02 Nov Prime Freight Market Updates – November 2021
Traffic Backs Up along the Yangtze as Pilots Are Required to Quarantine
Traffic along the Yangtze, China’s longest river and a massive source of cargoes both domestically and for export, is worsening.
According to analysts at Singapore’s Eastport Research, traffic has been backing up at ports near and along the Yangtze River over the past month, with a severe shortage of pilots slowing vessel movements. The average time spent per vessel in Zhangjiagang and Shanghai increased by almost a day in October.
Specialized river pilots are now required to be quarantined after completing their duties, which has led to pilot shortages.
Read more in an article from Splash.
FMC Waits for Details on California Port Surcharges
The surprise decision by the ports of Los Angeles and Long Beach last week to impose hefty surcharges on ocean carriers that take too long removing containers from overcrowded terminals has raised more questions than answers. Freight industry professionals – and the Federal Maritime Commission – want to know where the twin ports are getting the authority to levy the surcharges.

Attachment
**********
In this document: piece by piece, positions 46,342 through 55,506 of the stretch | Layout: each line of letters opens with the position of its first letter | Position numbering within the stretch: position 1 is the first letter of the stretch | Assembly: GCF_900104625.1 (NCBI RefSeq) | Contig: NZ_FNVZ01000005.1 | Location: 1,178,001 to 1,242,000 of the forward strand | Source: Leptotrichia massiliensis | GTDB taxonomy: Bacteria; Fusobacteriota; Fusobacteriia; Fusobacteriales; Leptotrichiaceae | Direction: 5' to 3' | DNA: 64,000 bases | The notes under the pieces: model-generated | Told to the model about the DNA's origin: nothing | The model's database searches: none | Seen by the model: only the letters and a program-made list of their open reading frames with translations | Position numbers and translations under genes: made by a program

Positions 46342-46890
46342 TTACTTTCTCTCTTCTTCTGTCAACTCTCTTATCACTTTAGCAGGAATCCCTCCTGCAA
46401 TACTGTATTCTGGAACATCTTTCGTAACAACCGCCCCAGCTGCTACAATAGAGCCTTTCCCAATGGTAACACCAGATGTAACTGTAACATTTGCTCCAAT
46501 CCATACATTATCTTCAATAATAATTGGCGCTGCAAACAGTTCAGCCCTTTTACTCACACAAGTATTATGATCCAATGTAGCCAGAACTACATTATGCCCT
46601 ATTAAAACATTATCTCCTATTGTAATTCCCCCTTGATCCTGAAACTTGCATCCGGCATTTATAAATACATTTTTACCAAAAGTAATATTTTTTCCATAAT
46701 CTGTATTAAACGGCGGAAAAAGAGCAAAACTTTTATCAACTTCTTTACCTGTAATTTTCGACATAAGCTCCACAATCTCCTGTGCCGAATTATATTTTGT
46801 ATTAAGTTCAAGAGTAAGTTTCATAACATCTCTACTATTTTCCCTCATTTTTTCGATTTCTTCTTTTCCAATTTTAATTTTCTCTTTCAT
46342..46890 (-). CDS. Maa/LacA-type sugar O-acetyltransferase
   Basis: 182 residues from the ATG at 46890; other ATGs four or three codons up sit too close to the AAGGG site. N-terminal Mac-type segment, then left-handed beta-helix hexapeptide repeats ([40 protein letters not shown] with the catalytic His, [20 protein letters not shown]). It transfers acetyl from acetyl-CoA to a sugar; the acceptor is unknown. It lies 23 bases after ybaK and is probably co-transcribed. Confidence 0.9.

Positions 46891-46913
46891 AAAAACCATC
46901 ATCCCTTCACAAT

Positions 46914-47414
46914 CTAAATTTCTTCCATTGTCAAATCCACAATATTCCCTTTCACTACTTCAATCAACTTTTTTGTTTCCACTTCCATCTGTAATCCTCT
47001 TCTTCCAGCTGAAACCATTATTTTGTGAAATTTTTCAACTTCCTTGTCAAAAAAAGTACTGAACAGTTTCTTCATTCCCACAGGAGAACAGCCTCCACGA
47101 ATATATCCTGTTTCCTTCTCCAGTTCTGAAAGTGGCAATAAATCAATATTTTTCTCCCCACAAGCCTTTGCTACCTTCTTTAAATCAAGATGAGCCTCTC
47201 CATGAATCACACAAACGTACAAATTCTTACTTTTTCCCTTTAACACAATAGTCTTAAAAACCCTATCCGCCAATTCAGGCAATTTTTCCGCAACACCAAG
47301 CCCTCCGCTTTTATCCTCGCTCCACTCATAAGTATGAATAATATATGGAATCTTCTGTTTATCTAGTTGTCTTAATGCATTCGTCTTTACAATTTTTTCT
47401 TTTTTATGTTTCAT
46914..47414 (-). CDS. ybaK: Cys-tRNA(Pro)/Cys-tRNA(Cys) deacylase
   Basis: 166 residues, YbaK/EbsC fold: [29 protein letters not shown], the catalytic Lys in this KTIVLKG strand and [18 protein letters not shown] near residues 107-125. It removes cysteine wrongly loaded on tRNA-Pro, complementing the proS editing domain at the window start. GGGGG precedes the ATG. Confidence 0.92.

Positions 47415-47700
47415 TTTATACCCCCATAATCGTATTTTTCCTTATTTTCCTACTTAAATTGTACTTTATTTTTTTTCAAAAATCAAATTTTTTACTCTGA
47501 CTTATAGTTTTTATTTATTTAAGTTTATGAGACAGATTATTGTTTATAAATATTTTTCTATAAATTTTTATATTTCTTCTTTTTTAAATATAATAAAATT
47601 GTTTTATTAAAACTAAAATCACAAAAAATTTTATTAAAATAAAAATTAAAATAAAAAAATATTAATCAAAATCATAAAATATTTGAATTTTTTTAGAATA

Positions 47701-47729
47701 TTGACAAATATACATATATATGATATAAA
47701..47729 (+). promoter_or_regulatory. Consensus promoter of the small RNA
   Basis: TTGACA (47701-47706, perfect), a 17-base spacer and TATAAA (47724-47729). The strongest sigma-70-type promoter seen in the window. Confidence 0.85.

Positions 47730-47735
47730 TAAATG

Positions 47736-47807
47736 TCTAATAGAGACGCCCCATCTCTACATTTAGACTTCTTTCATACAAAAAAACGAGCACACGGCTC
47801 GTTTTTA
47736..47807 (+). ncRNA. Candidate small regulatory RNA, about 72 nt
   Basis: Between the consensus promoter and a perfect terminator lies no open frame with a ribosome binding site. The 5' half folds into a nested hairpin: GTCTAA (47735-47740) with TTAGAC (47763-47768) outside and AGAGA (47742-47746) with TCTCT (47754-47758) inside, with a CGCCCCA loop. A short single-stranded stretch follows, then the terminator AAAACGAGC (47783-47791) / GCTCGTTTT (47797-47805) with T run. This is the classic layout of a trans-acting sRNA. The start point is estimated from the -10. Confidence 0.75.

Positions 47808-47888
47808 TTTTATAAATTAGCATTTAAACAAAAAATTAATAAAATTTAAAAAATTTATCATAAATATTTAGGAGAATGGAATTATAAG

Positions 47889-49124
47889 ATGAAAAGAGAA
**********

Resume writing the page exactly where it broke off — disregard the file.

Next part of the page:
Port officials announced the fees last Monday and the two harbour commissions voted to approve them on Friday, but the FMC has yet to receive any documents describing the plan.
Read more in an article from American Shipper.
Major Ocean Carriers Sailing Towards Astonishing $200 Billion Profit This Year
With stock market-listed ocean carriers reporting even better-than-expected profits for the third quarter, their executive boards are being forced yet again to upgrade full-year earnings forecasts.
A third of the way through the final quarter, carrier profits are trending even stronger, as higher contract rates begin to filter through to voyage results and combine with the sky-high spot rates lines are enjoying across many trades.
Indeed, the massive industry-wide $150 billion full-year estimate Drewry posited just a few weeks ago already appears a tad conservative.
Read more in an article from The Loadstar.